Brooke does most of the songwriting, but all band members work on arrangements and collaborate on songs. Songwriting is an organic process for Brooke: “[The songs are] already out there, you just have to catch them…just keep your mind open,” he said. “Sometimes you sit down and try to write and that never works. It’s mostly about being present in the world.”
The group’s bonds of friendship and collaboration are still going strong after 10 years.
“We’re all friends first, really,” Brooke said. “It makes for good music.”
The band has a devoted following among the arts and university communities in Shepherdstown and has a solid following in Loudoun, thanks in part to Mayo’s and Van Deventer’s longtime musical history here. The band has been selling music across the country and internationally and has garnered radio time in the UK (where traditional Americana is in high demand) via the BBC. The band has not yet put together a UK tour, Brooke said, in part because the band doesn’t fit the usual bill for straight up traditional music.
“We’re outside the box. All of us are into so many different types of music,” Brooke said. “We decided we weren’t going to pigeonhole ourselves.”
However, the Woodshedders’ eclectic style is in demand for festivals up and down the East Coast. The band recently played a string of shows in Georgia, and Brooke recently spoke to Leesburg Today from the road before hitting the stage at Big Pappa’s Spring Ball festival in Bentonville. The group is scheduled to play the Boogie on The Banks festival in Shannondale, WV, April 26 and will be heading to New York for gigs at Hill Country Barbecue in Manhattan and Brooklyn later this spring.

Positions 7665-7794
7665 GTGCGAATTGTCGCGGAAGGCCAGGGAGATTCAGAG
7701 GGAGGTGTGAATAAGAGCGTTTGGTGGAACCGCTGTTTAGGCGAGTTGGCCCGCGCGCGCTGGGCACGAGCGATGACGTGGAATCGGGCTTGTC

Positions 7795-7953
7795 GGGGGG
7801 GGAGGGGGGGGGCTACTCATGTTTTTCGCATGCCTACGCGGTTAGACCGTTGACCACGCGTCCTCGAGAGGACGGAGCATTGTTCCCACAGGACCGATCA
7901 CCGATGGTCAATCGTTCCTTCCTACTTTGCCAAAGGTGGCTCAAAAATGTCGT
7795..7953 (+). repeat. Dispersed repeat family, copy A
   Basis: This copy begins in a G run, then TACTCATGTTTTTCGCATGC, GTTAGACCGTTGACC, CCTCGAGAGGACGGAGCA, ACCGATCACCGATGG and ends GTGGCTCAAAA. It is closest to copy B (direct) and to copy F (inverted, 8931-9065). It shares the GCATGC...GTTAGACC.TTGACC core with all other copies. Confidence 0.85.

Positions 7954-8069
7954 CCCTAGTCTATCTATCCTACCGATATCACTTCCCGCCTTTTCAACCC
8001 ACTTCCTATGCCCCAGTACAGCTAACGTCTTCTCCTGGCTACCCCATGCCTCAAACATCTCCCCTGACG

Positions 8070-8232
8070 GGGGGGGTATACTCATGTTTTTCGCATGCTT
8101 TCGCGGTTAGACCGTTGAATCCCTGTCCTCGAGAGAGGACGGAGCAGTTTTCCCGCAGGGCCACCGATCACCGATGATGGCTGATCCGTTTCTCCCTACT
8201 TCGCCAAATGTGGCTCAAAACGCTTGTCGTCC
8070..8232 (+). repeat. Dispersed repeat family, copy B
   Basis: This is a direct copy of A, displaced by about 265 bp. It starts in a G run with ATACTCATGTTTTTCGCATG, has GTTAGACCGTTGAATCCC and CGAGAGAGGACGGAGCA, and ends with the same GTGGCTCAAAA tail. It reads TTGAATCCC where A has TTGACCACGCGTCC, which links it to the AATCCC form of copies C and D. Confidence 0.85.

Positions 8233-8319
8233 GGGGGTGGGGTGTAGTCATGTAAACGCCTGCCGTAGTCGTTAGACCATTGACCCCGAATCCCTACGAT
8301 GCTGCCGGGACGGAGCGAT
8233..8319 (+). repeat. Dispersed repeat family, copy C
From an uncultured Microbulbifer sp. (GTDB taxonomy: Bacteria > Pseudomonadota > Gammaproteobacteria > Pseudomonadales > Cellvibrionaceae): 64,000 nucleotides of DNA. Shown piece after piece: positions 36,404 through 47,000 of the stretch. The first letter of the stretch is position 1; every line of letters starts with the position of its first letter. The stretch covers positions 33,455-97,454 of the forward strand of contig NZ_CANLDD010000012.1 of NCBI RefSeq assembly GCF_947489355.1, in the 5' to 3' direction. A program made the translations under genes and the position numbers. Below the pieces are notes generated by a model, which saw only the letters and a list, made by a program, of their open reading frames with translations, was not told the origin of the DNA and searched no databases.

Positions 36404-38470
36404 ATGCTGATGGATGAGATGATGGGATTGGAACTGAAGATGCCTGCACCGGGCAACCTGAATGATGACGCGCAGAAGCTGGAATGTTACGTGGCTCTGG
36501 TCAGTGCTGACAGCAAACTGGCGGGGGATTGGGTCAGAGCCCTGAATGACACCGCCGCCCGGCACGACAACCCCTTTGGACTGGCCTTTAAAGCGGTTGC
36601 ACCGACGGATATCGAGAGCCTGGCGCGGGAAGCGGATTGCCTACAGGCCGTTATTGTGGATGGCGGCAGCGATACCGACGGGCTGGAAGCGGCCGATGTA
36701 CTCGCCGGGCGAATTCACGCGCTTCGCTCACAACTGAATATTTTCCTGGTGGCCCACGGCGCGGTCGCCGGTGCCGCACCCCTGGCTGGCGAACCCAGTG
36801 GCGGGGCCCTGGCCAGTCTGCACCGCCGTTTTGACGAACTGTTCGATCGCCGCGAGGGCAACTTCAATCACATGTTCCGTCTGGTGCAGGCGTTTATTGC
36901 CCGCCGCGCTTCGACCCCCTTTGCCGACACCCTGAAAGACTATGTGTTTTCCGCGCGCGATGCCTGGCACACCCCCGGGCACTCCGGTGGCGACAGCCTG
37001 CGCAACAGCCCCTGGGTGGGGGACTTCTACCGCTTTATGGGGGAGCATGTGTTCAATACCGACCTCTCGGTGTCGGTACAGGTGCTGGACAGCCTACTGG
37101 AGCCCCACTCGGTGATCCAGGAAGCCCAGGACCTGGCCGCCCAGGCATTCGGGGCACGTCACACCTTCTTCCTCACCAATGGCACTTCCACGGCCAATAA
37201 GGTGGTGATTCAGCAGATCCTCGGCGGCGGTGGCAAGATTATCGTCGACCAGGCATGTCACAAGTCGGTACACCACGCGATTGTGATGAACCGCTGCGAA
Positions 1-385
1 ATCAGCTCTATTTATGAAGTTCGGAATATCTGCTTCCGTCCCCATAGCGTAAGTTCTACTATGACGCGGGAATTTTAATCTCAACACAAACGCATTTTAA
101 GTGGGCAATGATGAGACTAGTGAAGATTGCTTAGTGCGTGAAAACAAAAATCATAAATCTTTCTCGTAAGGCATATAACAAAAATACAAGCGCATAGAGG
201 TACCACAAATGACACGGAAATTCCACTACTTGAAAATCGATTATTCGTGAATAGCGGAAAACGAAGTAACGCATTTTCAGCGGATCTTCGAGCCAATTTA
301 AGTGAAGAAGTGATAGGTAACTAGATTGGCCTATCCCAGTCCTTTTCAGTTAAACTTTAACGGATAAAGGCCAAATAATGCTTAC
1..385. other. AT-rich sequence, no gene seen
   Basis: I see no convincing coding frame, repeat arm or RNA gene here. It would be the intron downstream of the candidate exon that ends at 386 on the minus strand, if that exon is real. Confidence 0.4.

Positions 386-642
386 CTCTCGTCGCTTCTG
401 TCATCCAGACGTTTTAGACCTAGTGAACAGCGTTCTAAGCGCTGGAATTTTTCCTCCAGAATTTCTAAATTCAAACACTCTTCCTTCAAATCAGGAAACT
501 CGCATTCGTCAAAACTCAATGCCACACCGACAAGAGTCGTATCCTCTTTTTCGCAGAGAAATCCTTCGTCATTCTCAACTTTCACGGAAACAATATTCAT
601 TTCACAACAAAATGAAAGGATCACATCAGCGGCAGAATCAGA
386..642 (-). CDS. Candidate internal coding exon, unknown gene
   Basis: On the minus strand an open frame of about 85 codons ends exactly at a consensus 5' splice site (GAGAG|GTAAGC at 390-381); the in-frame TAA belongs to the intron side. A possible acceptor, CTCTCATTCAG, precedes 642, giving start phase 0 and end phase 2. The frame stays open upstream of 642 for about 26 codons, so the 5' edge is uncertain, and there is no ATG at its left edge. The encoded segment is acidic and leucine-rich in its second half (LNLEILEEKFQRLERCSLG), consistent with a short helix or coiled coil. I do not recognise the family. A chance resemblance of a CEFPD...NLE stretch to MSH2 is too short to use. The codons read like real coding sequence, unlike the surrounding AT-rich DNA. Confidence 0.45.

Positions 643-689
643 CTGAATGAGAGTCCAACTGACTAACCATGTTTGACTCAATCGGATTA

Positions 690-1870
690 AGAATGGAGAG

Fiddle player Van Deventer is an organizer of the annual Watermelon Park Festival, a mecca for fans of traditional music and Americana, where the Woodshedders are the host band every fall. The band will also play the inaugural River and Roots Festival, also organized by Van Deventer and his collaborators, this June. For Van Deventer, who is also a member of the traditional quartet Furnace Mountain, the Woodshedders is a chance to let his playing loosen up.
“It makes me a little more creative,” he said, adding that the Woodshedders’ freewheeling style is also a favorite with his 6-year old daughter, Ava.
The Waterford Old School is a comfortable space for most of the band’s members who have played the venue at weddings and benefit concerts over the years. The Old Schoolhouse concert series launched in 2012 with a performance by Austin-based blues musician James McMurtry, and has featured a number of other popular local acts since then. Chaudet and fellow members of the Waterford Foundation are looking to expand the series, initially focusing on local musicians, but also looking to bring in national acts down the road. Organizers are planning a CD release concert with local mandolinist Danny Knicely this fall and have a number of other projects in the works.
“It’s a great venue and there’s great music we can bring in,” Chaudet said.